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Genetic Loci Significantly Associated with Anorexia Nervosa

By Labmedica International staff writers
Posted on 22 Jul 2019
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Image: A new study identified eight genetic variants linked to anorexia nervosa, and suggests that the genetic origins of the disorder are both metabolic and psychiatric (Photo courtesy of Medical Xpress).
Image: A new study identified eight genetic variants linked to anorexia nervosa, and suggests that the genetic origins of the disorder are both metabolic and psychiatric (Photo courtesy of Medical Xpress).
Data accumulated by a large-scale genome-wide association study suggested that anorexia nervosa should be redefined as a “metabo-psychiatric disorder”, since at least eight genetic loci were identified as being significantly associated with the syndrome.

Anorexia nervosa is a life-impairing mental illness, affecting 0.9–4% of women and 0.3% of men, which is characterized by dangerously low body weight, an intense fear of gaining weight, and a lack of recognition of the seriousness of the low body weight.

To better understand the role of genetics in anorexia, investigators at the University of North Carolina (Chapel Hill, USA) and collaborators from over 100 institutions worldwide conducted a genome-wide association study of 16,992 cases of anorexia nervosa and 55,525 controls. The investigators combined data collected by the Anorexia Nervosa Genetics Initiative (ANGI) and the Eating Disorders Working Group of the Psychiatric Genomics Consortium (PGC-ED) from individuals of European ancestry from 17 countries across North America, Europe, and Australasia.

Results pointed to eight significant genetic loci linked to anorexia nervosa. The genetic architecture of anorexia nervosa reflected its clinical presentation, showing significant genetic correlations with psychiatric disorders, physical activity, and metabolic (including glycemic), lipid and anthropometric traits, independent of the effects of common variants associated with body-mass index.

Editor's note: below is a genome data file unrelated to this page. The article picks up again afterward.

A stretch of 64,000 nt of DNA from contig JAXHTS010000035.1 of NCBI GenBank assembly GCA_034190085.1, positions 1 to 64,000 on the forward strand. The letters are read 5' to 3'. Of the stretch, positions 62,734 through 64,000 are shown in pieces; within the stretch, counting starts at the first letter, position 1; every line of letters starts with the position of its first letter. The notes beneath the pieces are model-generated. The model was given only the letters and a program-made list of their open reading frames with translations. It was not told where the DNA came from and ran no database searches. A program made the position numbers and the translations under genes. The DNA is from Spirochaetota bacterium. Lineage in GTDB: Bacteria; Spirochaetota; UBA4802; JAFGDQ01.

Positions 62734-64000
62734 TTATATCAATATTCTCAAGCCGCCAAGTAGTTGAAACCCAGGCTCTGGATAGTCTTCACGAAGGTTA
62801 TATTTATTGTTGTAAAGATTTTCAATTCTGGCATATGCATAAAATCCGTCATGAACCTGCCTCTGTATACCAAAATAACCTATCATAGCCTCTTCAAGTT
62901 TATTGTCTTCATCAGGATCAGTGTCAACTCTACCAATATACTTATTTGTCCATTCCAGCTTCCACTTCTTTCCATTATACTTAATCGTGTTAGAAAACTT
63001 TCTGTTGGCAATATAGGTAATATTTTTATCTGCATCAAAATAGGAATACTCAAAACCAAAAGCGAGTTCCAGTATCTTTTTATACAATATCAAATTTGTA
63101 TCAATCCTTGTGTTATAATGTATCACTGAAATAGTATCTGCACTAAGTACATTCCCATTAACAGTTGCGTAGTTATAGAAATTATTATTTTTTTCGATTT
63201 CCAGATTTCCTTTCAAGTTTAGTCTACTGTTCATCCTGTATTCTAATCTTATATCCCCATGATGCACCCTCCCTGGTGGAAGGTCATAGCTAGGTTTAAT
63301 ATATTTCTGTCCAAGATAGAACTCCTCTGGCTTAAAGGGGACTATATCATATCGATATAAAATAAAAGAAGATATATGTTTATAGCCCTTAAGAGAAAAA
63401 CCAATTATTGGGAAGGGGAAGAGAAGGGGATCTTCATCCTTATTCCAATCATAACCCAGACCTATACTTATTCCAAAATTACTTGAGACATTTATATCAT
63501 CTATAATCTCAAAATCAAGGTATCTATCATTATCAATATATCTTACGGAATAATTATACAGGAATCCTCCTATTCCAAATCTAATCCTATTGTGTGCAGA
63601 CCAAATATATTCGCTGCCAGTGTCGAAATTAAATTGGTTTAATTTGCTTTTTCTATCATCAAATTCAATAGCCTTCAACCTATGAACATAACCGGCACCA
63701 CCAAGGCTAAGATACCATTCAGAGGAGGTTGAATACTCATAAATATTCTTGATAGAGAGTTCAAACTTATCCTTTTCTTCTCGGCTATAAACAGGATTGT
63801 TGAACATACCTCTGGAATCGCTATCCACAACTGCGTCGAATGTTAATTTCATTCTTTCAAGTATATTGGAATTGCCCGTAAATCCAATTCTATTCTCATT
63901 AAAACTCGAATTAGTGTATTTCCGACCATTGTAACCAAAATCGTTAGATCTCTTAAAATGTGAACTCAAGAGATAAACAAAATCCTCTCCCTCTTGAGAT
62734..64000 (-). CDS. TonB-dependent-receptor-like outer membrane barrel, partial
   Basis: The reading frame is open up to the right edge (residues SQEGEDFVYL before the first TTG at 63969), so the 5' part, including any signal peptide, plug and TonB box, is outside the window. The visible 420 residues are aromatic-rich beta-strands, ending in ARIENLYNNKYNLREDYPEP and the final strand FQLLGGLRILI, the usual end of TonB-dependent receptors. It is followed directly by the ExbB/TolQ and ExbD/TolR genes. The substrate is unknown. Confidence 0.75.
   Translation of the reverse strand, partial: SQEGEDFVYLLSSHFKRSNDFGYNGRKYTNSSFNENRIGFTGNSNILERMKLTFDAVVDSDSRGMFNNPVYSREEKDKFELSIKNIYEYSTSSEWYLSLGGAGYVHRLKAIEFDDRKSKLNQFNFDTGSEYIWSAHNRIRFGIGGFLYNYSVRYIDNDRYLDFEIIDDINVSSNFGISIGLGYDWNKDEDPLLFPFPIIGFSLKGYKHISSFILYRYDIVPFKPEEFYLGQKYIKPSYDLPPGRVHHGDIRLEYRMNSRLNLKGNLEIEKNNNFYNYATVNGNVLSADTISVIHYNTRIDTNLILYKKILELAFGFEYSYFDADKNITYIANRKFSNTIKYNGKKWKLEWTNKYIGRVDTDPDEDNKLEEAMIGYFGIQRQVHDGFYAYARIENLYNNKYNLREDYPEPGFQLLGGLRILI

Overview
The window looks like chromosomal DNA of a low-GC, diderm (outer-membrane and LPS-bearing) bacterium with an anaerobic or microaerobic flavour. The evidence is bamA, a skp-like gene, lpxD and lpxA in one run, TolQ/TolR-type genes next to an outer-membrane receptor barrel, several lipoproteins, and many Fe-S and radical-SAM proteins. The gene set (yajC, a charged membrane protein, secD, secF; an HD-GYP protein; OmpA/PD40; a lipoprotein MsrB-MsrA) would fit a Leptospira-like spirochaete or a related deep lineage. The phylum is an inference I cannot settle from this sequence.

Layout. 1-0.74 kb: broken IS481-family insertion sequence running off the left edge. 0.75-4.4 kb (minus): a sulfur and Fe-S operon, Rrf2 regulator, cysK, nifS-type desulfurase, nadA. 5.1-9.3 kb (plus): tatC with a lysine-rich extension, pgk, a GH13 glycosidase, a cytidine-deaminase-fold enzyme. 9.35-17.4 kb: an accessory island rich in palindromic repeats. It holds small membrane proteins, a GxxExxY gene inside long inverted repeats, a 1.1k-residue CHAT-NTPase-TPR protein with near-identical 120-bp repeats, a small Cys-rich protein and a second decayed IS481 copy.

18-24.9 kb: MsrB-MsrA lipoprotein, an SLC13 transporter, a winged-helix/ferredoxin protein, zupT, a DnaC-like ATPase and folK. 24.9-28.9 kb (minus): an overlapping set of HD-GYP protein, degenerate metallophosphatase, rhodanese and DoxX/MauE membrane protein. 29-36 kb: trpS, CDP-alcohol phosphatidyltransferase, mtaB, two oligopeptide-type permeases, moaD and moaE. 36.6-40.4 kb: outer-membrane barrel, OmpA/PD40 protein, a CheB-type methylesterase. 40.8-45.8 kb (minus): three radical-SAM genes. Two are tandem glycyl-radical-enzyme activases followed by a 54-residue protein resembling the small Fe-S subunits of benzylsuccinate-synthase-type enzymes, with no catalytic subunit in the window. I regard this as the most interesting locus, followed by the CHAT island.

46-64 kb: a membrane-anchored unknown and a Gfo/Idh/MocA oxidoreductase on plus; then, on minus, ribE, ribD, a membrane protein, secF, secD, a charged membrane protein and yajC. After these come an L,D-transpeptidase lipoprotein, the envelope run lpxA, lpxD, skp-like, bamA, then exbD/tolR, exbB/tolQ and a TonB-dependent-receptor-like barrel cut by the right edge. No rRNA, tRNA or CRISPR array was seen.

The eight loci overlapped other psychiatric disorders such as obsessive-compulsive disorder, depression, anxiety and schizophrenia. The loci associated with anorexia nervosa also influenced physical activity, which might explain the hyperactivity often associated with the disorder.

"Until now, our focus has been on the psychological aspects of anorexia nervosa such as the patients' drive for thinness. Our findings strongly encourage us to also shine the torch on the role of metabolism to help understand why individuals with anorexia frequently drop back to dangerously low weights, even after therapeutic renourishment. A failure to consider the role of metabolism may have contributed to the poor track record among health professionals in treating this illness," said senior author Dr. Cynthia M. Bulik, professor of psychiatry in the University of North Carolina.

The study was published in the July 15, 2019, online edition of the journal Nature Genetics.

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